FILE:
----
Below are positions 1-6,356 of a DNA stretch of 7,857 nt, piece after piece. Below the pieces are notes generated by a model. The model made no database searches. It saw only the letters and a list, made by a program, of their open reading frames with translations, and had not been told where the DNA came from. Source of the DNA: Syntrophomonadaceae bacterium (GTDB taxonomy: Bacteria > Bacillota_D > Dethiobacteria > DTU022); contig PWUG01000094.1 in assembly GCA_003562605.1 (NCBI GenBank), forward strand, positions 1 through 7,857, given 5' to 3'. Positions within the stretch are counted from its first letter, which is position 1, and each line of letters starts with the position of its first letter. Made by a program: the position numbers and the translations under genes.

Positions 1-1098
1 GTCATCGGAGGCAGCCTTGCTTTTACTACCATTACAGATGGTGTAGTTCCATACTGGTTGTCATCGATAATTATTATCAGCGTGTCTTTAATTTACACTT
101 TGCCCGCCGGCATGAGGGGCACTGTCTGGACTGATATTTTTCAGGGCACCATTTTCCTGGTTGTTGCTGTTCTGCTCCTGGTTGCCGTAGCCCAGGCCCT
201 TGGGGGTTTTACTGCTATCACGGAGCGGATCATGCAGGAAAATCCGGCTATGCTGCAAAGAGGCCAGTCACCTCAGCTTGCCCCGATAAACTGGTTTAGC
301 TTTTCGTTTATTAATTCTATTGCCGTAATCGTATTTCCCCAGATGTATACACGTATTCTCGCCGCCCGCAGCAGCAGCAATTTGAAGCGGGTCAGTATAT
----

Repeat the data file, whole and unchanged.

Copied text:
Below are positions 1-6,356 of a DNA stretch of 7,857 nt, piece after piece. Below the pieces are notes generated by a model. The model made no database searches. It saw only the letters and a list, made by a program, of their open reading frames with translations, and had not been told where the DNA came from. Source of the DNA: Syntrophomonadaceae bacterium (GTDB taxonomy: Bacteria > Bacillota_D > Dethiobacteria > DTU022); contig PWUG01000094.1 in assembly GCA_003562605.1 (NCBI GenBank), forward strand, positions 1 through 7,857, given 5' to 3'. Positions within the stretch are counted from its first letter, which is position 1, and each line of letters starts with the position of its first letter. Made by a program: the position numbers and the translations under genes.

Positions 1-1098
1 GTCATCGGAGGCAGCCTTGCTTTTACTACCATTACAGATGGTGTAGTTCCATACTGGTTGTCATCGATAATTATTATCAGCGTGTCTTTAATTTACACTT
101 TGCCCGCCGGCATGAGGGGCACTGTCTGGACTGATATTTTTCAGGGCACCATTTTCCTGGTTGTTGCTGTTCTGCTCCTGGTTGCCGTAGCCCAGGCCCT
201 TGGGGGTTTTACTGCTATCACGGAGCGGATCATGCAGGAAAATCCGGCTATGCTGCAAAGAGGCCAGTCACCTCAGCTTGCCCCGATAAACTGGTTTAGC
301 TTTTCGTTTATTAATTCTATTGCCGTAATCGTATTTCCCCAGATGTATACACGTATTCTCGCCGCCCGCAGCAGCAGCAATTTGAAGCGGGTCAGTATAT